Investigation of the human microbiome has grown exponentially in the last five years. A recent study regarding its potential impact on certain cancer treatment outcomes stopped me in my tracks. The human body contains about 40 trillion microbes, which is now thought to equal the total volume of human cells each body possesses. These bugs […]
The Right-to-Try movement—advocates for faster access to potentially life-saving experimental drugs for terminal patients—has gained strong momentum, with the act recently winning easy passage in congress, and, at the time of this article, it is on its way for a senate vote. The legislation is widely anticipated to become law later this year. As of […]
Treatment or quality of life; are they mutually exclusive? For select patients, and not just the elderly, when it comes to cancer treatment and potential outcomes, it is important to consider the quality of life in the months or years of treatment over the potential months or years of extended life.
I frequently read or hear this declaration issued by survivors who have moved on with their lives, at their own pace and purpose, even in the face of uncertainty: “I am not defined by cancer.” Of course, I understand and respect this… I just wonder if it is truly possible.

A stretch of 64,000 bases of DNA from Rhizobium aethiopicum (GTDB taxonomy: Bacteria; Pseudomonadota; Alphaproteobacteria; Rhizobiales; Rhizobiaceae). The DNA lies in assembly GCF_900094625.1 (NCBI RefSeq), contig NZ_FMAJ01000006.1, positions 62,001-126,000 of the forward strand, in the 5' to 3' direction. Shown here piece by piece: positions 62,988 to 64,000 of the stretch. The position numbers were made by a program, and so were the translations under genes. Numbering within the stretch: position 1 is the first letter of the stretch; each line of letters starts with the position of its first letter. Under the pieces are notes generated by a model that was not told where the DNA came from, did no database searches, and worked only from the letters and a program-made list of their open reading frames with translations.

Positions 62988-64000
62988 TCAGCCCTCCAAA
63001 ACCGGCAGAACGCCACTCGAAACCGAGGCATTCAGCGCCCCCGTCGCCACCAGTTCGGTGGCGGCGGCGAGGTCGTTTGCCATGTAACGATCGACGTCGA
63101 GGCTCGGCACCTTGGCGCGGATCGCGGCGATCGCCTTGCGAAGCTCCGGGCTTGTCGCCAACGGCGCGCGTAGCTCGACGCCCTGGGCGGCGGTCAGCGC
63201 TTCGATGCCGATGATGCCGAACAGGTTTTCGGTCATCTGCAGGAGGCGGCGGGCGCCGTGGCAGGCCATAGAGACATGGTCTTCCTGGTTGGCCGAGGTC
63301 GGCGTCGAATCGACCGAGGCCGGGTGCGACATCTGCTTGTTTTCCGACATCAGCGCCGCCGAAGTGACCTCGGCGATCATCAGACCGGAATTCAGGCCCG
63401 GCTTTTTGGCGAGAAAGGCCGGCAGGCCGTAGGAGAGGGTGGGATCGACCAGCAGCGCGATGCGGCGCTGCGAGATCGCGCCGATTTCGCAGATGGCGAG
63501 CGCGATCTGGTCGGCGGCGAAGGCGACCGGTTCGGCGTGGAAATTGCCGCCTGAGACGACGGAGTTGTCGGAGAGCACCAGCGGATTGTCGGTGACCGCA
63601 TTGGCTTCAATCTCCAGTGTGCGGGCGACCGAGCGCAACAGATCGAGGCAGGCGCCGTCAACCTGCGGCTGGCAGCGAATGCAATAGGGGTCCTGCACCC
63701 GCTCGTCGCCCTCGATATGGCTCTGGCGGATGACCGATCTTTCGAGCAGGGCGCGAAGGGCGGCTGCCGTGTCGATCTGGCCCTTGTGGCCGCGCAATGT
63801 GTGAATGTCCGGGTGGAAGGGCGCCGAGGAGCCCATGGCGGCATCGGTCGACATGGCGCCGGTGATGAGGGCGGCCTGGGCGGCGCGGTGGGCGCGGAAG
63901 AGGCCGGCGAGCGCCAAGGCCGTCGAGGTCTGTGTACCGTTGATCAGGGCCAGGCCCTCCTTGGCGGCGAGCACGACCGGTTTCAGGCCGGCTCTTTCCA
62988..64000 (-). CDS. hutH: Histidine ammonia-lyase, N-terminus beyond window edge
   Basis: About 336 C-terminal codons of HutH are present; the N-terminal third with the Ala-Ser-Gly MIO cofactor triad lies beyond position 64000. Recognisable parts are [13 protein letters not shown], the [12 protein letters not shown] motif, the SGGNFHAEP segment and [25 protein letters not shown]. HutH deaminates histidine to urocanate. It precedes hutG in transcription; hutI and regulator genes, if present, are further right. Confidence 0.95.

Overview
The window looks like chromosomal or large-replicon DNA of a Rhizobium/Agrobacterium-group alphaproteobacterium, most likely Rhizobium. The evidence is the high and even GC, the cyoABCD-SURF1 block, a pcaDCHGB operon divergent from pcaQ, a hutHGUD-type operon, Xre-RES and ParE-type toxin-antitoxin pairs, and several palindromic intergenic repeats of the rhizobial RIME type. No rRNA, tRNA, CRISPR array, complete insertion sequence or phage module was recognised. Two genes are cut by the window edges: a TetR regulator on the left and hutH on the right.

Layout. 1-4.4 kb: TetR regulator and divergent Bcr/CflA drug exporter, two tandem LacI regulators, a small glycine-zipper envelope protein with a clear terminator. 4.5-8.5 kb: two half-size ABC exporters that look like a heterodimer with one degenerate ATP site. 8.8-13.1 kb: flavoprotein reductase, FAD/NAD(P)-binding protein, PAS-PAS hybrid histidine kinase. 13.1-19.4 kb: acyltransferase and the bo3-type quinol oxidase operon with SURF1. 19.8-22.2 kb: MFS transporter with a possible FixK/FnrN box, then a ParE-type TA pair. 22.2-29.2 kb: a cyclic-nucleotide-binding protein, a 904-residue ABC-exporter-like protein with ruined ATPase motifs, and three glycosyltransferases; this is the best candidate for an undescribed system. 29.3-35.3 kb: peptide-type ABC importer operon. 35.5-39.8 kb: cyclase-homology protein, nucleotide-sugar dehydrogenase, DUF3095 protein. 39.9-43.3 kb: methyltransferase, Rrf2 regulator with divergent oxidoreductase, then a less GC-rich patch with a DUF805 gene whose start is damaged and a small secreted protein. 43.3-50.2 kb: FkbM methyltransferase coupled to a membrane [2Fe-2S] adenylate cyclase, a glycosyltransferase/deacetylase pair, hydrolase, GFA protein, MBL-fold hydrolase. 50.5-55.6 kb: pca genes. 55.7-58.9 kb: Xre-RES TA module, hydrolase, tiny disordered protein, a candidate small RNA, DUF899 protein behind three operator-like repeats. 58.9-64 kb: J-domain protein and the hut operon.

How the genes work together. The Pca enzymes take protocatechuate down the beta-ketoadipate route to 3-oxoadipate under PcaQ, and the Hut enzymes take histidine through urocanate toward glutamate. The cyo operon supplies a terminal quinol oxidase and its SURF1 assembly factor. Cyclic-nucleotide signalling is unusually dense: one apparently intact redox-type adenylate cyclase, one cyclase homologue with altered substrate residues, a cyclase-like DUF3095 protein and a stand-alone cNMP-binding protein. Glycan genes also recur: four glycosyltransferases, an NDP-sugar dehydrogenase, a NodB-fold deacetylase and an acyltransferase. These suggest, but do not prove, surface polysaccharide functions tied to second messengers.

I don’t fit neatly into a one-size-fits-all medical dogma camp. This means that folks who only sample what I share are left wondering where I pitch my tent. My unique personal experience, and purview of cancer, places me in an odd spot of exclusively advocating neither alternative, nor integrative, nor conventional medicine.
We are hearing a lot about cancer immunotherapy these days. Modern approaches and technology are now helping to revolutionize cancer care. What decision-making power do we hold to influence an immune-therapeutic response to help avoid, manage, or treat a cancer diagnosis? And how might this affect long-term survival?
When I first laid eyes on the Dalai Lama’s insightful, powerful words, I read the quote back-to-back three times, slowly. Though just a few sentences, there is so much to unpack and contemplate.
I am a poster child for lifestyle change. However, lifestyle and behavior change alone is not always enough. Not always enough to prevent cancer. Not always enough to assist in managing a conventional treatment program. Not always enough to ensure durable remission or increase overall survival.
The global business of cancer is enormous and complex. It’s a machine well positioned to capitalize on the environment of disease run amok—managed by clinicians supported by an arsenal of interventions and agents—some effective and some not so much. In this environment, it’s imperative to be an educated consumer.
When I was originally diagnosed with incurable cancer 27 years ago, it was my primary care doc who—before HIPAA privacy was a thing in the U.S.—told my father that I, a newly married twenty-eight year old at that time, had six months to live. Six. Months. To. Live.